Francis Alys, Cuauhtémoc Medina and late twentieth-century art from Mexico City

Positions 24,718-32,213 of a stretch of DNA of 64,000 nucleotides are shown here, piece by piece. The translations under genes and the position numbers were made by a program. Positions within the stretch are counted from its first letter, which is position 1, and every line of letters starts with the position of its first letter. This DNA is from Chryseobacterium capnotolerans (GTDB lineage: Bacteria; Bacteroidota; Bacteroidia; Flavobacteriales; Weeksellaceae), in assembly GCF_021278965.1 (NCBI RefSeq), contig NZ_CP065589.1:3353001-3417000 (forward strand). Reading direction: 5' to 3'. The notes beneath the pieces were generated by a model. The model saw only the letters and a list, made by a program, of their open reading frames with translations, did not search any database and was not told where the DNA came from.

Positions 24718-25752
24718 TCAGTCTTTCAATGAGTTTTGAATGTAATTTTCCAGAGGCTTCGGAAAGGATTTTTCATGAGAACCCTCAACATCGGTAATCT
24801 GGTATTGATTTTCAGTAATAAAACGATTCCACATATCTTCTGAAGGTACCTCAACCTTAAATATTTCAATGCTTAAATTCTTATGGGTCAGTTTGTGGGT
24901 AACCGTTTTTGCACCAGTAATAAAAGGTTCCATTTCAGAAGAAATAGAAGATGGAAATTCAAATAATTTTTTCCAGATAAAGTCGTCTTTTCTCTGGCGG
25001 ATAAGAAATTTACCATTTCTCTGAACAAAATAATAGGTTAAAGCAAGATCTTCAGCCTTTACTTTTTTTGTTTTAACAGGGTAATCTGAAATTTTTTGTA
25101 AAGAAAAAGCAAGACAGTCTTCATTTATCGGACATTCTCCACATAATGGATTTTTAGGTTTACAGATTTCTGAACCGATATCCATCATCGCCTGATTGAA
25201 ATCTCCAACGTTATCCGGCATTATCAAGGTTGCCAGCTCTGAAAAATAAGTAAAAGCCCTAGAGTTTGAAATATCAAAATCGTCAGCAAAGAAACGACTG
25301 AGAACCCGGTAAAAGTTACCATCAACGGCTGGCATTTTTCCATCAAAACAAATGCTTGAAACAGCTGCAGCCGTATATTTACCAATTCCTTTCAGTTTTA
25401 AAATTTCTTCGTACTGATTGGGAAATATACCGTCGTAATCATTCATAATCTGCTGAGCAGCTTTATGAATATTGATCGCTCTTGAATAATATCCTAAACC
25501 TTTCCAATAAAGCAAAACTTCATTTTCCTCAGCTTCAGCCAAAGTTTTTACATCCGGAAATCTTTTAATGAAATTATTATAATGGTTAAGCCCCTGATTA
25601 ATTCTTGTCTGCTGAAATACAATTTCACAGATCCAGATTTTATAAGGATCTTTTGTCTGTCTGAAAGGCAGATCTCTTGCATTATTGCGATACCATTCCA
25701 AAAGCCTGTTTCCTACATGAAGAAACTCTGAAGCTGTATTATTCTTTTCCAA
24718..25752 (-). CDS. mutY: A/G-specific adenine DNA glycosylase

The 1990s in Mexico City are a critical point of reference for a time when contemporary art from Mexico is on the platform of Western culture's epicenters of contemporary art--the 52nd and 53rd Venice Biennials represent Mexico's first official appearances (2007, 2009), and, from December 2009 - March 2010, Mexican born Gabriel Orozco was given a retrospective at the Museum of Modern Art in New York. Similarly, Mexico City-based artist Francis Alÿs has become a familiar name in the global exhibition circuit. This thesis underscores Alÿs's early projects in Mexico City and his correspondence with curator, critic, historian, and collaborator, Cuauhtémoc Medina as formative influences during Alÿs's development as an artist. Early projects such as Fabiola (1994) and The Rotulista Workshop (1993-1997), among other local urban engagements that document Alÿs's transition from immigrant to an established Mexico City-based artist--inform subsequent projects made outside of Mexico such as When Faith Moves Mountains (Lima, 2002) and the retrospective, "Francis Alÿs: Politics of Rehearsal" at the Hammer Museum in Los Angeles (2007-08). This thesis argues that Alÿs and Medina have forged paths that bridge the contemporary exhibition culture with a critique of modernity as experienced in Latin America, linking relational artistic practices to a dialogue of sociopolitical transformations in late twentieth-century Mexico City.